If there were any travel winners during the pandemic, Airbnb (NASDAQ:ABNB) would top them. Yes, sales dropped 30% year over year in 2020, but during that awful time, the company managed to score the biggest initial public offering (IPO) of 2020 by market cap. And in the 2021 first quarter, sales began to build again, growing an impressive 5% year over year.
There are reasons to be concerned about the stock, specifically its valuation. But if you're on the fence about buying Airbnb stock, I'll give you three reasons to move toward a yes.
1. Resilience is an attractive feature in a stock candidate
Think about the pandemic winners: Companies such as Target and Costco are obvious essentials companies that had their best quarters in years during the pandemic, and newer companies such as Etsy and Fiverr offer innovations that are becoming indispensable in the digital age.
But other companies that struggled are bouncing back in a big way, such as Starbucks and Nike, and that's another form of resilience. Surviving under pressure is a telling indication of solid management and a dedicated customer base, and those are traits of a company with strong long-term growth potential.
Airbnb falls into that category as well. Growth is already positive, even though travel is still constrained, and that's due to several features of its model that make it more agile than traditional travel companies. It offers a broad range of prices and services, remote locations and communities, and both are a preferred option for more types of vacations, such as longer-term stays. That was an important growth driver in Q1, when stays of more than 28 days increased 14%. Nights booked at rural stays increased from 32% in the summer of 2019 to 42% for summer 2021.
Of course, it also appeals to traditional travelers, opening it up to a larger market. That leads to the next point.
2. Travel trends are improving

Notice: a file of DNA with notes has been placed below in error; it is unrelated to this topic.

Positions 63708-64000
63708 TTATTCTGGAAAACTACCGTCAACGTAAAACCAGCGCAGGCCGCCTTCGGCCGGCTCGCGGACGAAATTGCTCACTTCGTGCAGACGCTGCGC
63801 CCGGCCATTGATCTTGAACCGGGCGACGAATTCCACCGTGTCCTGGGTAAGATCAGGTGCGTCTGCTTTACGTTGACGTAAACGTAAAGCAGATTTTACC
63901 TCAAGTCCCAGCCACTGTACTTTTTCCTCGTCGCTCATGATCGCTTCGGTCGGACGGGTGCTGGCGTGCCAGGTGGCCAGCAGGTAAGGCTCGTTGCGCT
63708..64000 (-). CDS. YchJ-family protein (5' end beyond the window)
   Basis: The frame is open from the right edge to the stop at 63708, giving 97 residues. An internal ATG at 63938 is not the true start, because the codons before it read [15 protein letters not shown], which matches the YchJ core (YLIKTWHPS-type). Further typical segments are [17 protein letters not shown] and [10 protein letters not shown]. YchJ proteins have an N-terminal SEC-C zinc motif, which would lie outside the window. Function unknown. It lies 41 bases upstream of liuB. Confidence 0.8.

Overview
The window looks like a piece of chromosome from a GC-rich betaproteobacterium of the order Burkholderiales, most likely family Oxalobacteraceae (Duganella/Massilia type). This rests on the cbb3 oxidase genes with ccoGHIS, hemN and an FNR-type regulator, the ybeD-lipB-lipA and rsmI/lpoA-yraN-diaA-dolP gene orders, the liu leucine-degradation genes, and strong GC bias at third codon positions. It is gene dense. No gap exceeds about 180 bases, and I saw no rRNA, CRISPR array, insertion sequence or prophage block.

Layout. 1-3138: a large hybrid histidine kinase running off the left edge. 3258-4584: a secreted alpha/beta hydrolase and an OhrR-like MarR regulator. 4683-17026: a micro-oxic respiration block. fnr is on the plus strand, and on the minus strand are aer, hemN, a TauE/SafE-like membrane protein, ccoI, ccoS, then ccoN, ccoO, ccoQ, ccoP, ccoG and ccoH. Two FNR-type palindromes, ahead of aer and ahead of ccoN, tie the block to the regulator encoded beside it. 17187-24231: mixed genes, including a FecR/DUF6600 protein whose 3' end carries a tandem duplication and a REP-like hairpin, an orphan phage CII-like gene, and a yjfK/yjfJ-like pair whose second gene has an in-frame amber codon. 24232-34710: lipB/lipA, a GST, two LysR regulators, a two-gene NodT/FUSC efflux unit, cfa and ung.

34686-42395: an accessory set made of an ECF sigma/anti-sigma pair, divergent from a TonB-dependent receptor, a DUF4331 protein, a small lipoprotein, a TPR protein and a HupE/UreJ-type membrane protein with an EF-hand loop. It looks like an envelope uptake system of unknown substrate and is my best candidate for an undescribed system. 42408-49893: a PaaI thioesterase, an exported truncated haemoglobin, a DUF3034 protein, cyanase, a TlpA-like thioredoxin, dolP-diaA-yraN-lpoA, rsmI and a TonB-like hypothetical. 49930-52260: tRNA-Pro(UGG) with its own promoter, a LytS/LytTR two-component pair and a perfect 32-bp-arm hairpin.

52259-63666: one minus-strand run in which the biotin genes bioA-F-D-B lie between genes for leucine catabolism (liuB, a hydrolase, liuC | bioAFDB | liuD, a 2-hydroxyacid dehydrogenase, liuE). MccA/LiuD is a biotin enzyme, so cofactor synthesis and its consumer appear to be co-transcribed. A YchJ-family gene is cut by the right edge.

Since Airbnb's first-quarter report, travel has continued to show signs of picking up. Vaccines are getting rolled out, now topping 2.6 billion doses, or 34 per 100 people worldwide, as of this writing. That's unevenly distributed, and it's double for countries such as the U.S., Airbnb's strongest market, and most European countries.
For example, as the European Union has eased traveling restrictions, Airbnb searches there are increasing. During the week of May 18 to May 24, European searches grew 31% year over year.
While any travel company should benefit from these trends, Airbnb can definitely take a chunk out of travel spending, for the reasons mentioned above and others. It's working on recruiting more hosts, and it recently made more than 100 modifications to its program to improve its service. As it recruits more hosts, it can offer more spots and take in more money without investing in costly buildings or other infrastructure.
3. The valuation isn't as bad as you think.
Airbnb shares trade at 23 times sales. That's expensive, but significantly lower than many other growth stocks, such as Lemonade at 64 and Fiverr at 35. Airbnb's price is just slightly up year to date, which makes sense considering its valuation and the current travel environment. But the price is slowly creeping back up as investor confidence increases.
If you think Airbnb has a compelling growth story and that travel is coming back, now's a great time to consider adding shares of Airbnb stock to your portfolio.